By: Esther Pransky, Lubicom Marketing Staff
Barbecue grills are the kings of summer. And their cleaning entourage of brushes, rakes, and scrapers give them the royal treatment.
But cleaning a grill is more than just aesthetic.
Well-maintained grills cook healthier foods, untainted by bits of old, leftover food. They produce better flavors, too. Plus, built-up ash and residue may become a fire hazard.
For all those reasons, experts recommend cleaning the grill after each use. How? Let’s dive into the basics of Grill Cleaning 101.
It Takes All Types
The first question to ask is, what kind of grill do you have?
There are many, many grills out there, ranging from $10 throw-away models to premium grills that can cost over $10,000. Still, they’ll all fall into three basic categories, divided by how they heat the food:
- Gas grills – Most gas grills use propane tanks, but some use natural gas.
- Charcoal grills – These grills all use some form of charcoal for fuel, giving food that distinct smokey taste. They come in a wide range of price points, from disposable grills to simple kettle grills to the pricey kamado-style grills.
- Electric grills – Electric grills run on electricity, of course. While BBQ purists may look down on them, firing them up is as easy as putting in a plug.
Knowing your grill type will inform how you care for and maintain it.
All grills have grates, and the cleaning suggestions are the same across the board.
- Pre-treat the grates by rubbing with oil before use to prevent food from sticking and burning.
- Don’t use heavy chemical cleaners; the chemicals will get into your food. Instead, use a non-toxic grill cleaner or a vinegar solution of one part vinegar to one part water.
- Clean the grates with a grill brush or scraper. Use a nylon brush for porcelain-coated grates. You can also use the brush to clean any residue off of flavorizer bars. TIP: To steam clean grates, dip the brush frequently in cold water and (carefully) clean the grate while hot.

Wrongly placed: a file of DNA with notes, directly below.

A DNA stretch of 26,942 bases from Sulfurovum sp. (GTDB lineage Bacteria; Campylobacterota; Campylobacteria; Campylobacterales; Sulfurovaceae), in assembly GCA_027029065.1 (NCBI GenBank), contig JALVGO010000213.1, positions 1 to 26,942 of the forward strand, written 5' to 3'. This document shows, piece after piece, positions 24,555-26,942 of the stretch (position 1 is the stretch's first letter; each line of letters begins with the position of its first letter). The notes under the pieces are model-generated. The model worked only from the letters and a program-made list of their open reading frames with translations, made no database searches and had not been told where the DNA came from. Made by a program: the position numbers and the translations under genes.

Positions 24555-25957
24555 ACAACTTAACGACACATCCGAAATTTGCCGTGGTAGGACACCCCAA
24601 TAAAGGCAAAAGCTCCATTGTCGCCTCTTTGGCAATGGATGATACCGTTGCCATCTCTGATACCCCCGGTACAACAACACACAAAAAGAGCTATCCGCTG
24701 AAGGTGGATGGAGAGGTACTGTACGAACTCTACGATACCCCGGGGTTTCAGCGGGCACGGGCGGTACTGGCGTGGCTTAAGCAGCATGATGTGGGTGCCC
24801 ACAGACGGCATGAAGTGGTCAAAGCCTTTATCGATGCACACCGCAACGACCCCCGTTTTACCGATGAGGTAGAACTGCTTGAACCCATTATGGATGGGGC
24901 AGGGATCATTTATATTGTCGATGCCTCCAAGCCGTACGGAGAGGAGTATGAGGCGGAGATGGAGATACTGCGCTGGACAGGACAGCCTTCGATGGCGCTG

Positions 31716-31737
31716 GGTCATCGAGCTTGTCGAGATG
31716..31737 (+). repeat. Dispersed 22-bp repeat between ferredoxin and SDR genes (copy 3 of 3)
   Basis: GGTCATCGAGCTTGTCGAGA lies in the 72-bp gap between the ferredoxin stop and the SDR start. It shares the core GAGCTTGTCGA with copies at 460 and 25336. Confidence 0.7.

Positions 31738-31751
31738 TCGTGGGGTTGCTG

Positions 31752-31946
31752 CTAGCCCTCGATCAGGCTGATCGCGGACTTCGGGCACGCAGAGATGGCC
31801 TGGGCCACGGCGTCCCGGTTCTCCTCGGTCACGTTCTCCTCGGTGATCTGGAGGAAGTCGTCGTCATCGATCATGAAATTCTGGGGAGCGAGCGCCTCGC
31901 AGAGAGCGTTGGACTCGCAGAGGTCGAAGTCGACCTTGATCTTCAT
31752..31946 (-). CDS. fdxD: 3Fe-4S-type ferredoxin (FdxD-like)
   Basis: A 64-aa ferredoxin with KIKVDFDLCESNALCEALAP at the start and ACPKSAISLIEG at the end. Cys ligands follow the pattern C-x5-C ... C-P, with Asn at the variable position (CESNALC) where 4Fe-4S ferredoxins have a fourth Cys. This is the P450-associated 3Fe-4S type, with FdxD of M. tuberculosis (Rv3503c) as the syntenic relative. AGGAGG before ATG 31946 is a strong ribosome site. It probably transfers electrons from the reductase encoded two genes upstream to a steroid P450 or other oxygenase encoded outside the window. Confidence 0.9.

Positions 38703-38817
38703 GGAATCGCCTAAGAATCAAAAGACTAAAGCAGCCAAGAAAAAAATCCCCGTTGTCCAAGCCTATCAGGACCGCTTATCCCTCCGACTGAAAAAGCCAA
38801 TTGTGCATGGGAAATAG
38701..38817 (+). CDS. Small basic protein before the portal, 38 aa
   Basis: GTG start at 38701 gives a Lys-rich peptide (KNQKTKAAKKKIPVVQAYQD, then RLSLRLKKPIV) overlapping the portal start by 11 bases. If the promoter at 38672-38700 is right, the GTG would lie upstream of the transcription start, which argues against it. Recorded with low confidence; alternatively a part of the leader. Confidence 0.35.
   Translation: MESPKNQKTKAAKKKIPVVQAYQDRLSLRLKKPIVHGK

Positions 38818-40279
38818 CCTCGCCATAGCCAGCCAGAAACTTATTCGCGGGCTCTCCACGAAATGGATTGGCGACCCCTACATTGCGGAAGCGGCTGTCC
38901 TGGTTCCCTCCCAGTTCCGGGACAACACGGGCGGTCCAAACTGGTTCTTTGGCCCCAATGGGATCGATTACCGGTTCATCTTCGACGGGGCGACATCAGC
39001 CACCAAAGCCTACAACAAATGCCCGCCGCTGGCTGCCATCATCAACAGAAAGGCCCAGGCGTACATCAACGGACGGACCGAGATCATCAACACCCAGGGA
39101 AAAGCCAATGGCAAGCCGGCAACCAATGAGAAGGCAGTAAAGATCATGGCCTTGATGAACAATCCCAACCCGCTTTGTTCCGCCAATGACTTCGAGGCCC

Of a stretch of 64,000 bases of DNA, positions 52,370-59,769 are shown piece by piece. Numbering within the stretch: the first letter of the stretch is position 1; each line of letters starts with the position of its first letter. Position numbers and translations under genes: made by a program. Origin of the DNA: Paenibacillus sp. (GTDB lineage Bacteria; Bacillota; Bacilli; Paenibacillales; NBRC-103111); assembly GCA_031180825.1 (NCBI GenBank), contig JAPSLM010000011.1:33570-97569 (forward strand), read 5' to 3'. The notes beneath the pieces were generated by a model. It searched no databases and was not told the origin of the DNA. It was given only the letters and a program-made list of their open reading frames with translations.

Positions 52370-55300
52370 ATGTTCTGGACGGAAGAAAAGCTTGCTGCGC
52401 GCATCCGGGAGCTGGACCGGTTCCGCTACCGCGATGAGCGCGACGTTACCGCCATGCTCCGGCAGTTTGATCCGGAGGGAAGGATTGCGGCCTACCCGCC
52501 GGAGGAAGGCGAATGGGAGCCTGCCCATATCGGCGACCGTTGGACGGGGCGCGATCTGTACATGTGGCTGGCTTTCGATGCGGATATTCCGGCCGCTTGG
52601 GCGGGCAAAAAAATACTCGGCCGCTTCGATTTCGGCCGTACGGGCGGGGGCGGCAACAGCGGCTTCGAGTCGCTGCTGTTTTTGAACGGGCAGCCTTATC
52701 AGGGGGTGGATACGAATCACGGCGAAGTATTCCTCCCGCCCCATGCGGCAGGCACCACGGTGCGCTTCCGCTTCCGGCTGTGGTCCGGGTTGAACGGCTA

To avoid scrubbing, the experts at Ace Hardware recommend “self-cleaning” your grill. For gas or electric grills:
1. Cover the grate with heavy-duty foil.
2. Poke a few holes in the foil.
3. Turn on the grill to high.
4. Close the grill and leave it for 10-15 minutes. The high heat will burn off almost everything.
For charcoal grills, put in a fresh batch of charcoal, heat it up, and close the top for 10-15 minutes. Charcoal grills get so hot there’s no need for the foil.
The Inside Story
The inside of your grill, top and bottom, takes a beating with each grilling. Maintaining your grill before and after using it will prevent unmanageable or dangerous grease and ash build-up.
- For charcoal grills, line the kettle with foil BEFORE you add the coals. After it cools, wrap up the coals and ash in the foil and throw it away.
- For gas or electric grills, replace the disposable drip pan after each use.
- For the inside of the hood, “self-cleaning” will help, or you can use a grill scraper (or even a paint scraper!) to clean off any residue. If you can remove the cover, you can wash it in warm soapy water.
Think Outside the Grill
It’s not necessary for safety or taste to clean the outside of a grill. But if your sparkling grill is a point of pride in your backyard, you can certainly do it.
Our rules for cleaning are as follows:
- Absolutely no harsh abrasive cleaners or sponges
- Use glass cleaner for porcelain-coated lids
- Use stainless steel cleaner for stainless steel lids. Then, wipe down the grill using paper towels or a soft cloth
Wild and Wonderful Grill Cleaning Hacks
We all would rather skip the scrubbing, so there are all sorts of “get-clean-quick” suggestions out there for grill cleaning. While nothing is magic, these unusual ideas may save you some elbow grease. They all work on the same principle – creating steam to loosen caked-on grime.
- Pour beer onto a hot grill and scrub.
- Rub half an onion onto a heated rack. The water in the onion will create steam.
- Pile wet newspaper onto a hot grill. Close for a few minutes to hold in the steam. Then, open the grill and use the newspaper as a cleaning rag to wipe off the loosened dirt.
Do you have your own no-fail grill cleaning hacks? Let us know!
Here’s to a summer of happy grilling!